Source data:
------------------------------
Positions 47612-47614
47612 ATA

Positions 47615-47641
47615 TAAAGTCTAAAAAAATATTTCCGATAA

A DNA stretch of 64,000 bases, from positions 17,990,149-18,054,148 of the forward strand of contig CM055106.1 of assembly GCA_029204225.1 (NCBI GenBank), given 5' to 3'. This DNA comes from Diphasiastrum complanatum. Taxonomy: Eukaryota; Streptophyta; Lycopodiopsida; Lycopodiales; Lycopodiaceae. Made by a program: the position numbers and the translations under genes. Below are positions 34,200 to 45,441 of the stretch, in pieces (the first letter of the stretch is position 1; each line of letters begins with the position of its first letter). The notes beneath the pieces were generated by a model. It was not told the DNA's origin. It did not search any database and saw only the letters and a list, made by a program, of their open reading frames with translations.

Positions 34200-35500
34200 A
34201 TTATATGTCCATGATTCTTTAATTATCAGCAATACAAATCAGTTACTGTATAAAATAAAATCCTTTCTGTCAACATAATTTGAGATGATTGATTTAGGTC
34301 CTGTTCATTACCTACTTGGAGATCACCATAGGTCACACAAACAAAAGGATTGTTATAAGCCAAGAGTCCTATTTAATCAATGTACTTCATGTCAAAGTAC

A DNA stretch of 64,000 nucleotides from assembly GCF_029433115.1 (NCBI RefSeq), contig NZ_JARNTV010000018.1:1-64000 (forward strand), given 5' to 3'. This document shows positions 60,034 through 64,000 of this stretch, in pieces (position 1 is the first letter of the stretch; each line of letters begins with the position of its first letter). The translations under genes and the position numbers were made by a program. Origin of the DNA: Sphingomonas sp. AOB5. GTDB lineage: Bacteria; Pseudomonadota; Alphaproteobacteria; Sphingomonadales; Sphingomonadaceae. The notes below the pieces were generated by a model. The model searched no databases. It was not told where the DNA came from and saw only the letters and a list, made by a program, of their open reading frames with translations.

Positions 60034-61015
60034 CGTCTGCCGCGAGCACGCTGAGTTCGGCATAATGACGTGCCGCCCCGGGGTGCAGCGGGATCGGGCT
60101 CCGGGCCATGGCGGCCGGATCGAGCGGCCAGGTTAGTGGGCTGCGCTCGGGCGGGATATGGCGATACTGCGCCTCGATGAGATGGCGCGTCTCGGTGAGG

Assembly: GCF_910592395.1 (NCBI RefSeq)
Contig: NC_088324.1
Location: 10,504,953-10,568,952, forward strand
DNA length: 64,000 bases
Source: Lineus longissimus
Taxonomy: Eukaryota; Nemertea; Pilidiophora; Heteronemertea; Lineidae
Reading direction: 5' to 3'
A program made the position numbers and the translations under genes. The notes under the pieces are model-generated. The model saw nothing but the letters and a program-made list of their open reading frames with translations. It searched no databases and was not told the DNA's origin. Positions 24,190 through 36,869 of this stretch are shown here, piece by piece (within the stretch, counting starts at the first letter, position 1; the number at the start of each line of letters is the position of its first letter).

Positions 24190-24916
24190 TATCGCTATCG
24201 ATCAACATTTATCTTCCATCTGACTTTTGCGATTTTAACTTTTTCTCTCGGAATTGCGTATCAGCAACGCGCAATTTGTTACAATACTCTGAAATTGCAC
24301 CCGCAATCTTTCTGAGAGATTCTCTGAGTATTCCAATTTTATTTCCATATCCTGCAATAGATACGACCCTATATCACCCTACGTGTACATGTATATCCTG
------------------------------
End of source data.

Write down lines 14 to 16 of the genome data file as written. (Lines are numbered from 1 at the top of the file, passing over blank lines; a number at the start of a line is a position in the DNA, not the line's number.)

Assembly: GCF_910592395.1 (NCBI RefSeq)
Contig: NC_088324.1
Location: 10,504,953-10,568,952, forward strand